• 8 Years Ago
      Michigan has the absolute best manufacturing workers in North America…possibly the world. Thee knowledge of Automobiles rests in Michigan and it always will in the far distant future. I cannot see how it will help Honda to build anywhere else. Too bad they hate Unions so much or else they’d have the cream of the crop to pick from…that is, from the State of Michigan.
      • 8 Years Ago
      1) "Giving money away to foreign manufacturers doesn't create jobs, it actually destroys them, since the money saved is going overseas."

      I'm not sure what "money saved" you're referring to, but I find the assertion that the money is going overseas to be an interesting one.

      From the information I could find, Honda currently employs 16,000 people in Ohio. That's a lot of money that isn't going anywhere but back into the state's economy.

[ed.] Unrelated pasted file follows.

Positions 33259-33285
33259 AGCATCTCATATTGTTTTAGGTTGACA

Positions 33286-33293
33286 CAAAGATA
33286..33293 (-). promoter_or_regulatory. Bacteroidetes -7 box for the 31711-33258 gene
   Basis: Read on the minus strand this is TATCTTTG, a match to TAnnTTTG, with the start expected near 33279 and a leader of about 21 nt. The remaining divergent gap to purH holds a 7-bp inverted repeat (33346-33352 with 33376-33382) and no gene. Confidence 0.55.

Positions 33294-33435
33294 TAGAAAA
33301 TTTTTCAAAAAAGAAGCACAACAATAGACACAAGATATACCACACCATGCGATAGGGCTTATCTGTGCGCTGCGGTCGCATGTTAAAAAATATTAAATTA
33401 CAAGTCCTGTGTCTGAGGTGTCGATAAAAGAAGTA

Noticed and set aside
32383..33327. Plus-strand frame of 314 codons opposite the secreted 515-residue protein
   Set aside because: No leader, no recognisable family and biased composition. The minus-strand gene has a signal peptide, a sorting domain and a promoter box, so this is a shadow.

Additionally, Honda has 175 suppliers in Ohio that provide $6.8 billion in parts and materials annually -- over half of all North American Honda purchases, and 70% of the company's purchased costs.

      Granted, I'm sure there is money going back overseas. To claim that there's no benefit to the state, however, is ignorant.
      • 8 Years Ago
      Good analysis, Brian D. I have nothing further to add - that I'm allowed to say anway.
      • 8 Years Ago
      Make that three states. Michigan is making a bid too, as is Ontario.

      http://www.daytondailynews.com/business/content/business/daily/0518hondainside.html
      • 8 Years Ago
      Bob:

      The Honda auto plant won't be going to Ontario. Honda has already announced they will be building an engine plant near the existing Alliston facility north of Toronto. The new auto manufacturing plant will be in the U.S.
      • 8 Years Ago